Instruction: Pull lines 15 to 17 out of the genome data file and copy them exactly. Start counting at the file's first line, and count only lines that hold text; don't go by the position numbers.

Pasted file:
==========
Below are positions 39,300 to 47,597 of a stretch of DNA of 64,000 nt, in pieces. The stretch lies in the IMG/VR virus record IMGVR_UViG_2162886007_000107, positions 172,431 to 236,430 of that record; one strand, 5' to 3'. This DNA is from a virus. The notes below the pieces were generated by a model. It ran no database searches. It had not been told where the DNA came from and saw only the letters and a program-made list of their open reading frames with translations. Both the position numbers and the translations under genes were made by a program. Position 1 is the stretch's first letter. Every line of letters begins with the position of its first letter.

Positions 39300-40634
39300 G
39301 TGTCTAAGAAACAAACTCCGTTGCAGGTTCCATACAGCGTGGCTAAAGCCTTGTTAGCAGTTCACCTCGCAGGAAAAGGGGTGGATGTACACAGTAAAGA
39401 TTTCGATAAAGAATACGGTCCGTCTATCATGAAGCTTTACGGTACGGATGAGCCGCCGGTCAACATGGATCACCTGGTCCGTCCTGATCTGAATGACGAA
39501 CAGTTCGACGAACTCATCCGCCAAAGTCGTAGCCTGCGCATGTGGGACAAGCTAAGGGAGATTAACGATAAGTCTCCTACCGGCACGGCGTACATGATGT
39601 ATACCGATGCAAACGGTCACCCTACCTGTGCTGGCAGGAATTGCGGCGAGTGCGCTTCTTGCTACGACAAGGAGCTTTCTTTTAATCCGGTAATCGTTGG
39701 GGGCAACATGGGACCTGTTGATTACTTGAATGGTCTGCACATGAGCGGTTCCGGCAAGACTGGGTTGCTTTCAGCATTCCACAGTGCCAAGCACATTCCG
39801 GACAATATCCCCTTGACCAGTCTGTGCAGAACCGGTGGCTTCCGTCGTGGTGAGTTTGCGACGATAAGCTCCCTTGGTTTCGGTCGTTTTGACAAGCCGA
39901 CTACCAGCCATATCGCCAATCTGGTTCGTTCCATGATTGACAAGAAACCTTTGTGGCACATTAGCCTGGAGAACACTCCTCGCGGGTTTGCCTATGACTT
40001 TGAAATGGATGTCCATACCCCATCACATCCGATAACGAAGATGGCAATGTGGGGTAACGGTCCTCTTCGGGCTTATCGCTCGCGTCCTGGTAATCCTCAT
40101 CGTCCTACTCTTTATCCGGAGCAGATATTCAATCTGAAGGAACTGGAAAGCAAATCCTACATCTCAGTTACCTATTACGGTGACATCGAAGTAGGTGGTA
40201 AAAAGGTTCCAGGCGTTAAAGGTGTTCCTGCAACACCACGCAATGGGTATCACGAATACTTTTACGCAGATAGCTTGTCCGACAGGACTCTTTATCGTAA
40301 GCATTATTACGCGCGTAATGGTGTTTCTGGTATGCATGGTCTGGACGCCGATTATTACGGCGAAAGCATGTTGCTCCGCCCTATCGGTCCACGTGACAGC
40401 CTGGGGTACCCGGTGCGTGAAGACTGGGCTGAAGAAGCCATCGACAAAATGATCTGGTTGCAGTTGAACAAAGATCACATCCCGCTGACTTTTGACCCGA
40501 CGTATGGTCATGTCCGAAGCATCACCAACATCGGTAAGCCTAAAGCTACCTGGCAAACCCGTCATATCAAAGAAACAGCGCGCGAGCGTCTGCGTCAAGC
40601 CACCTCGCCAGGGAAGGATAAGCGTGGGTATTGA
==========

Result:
40401 CTGGGGTACCCGGTGCGTGAAGACTGGGCTGAAGAAGCCATCGACAAAATGATCTGGTTGCAGTTGAACAAAGATCACATCCCGCTGACTTTTGACCCGA
40501 CGTATGGTCATGTCCGAAGCATCACCAACATCGGTAAGCCTAAAGCTACCTGGCAAACCCGTCATATCAAAGAAACAGCGCGCGAGCGTCTGCGTCAAGC
40601 CACCTCGCCAGGGAAGGATAAGCGTGGGTATTGA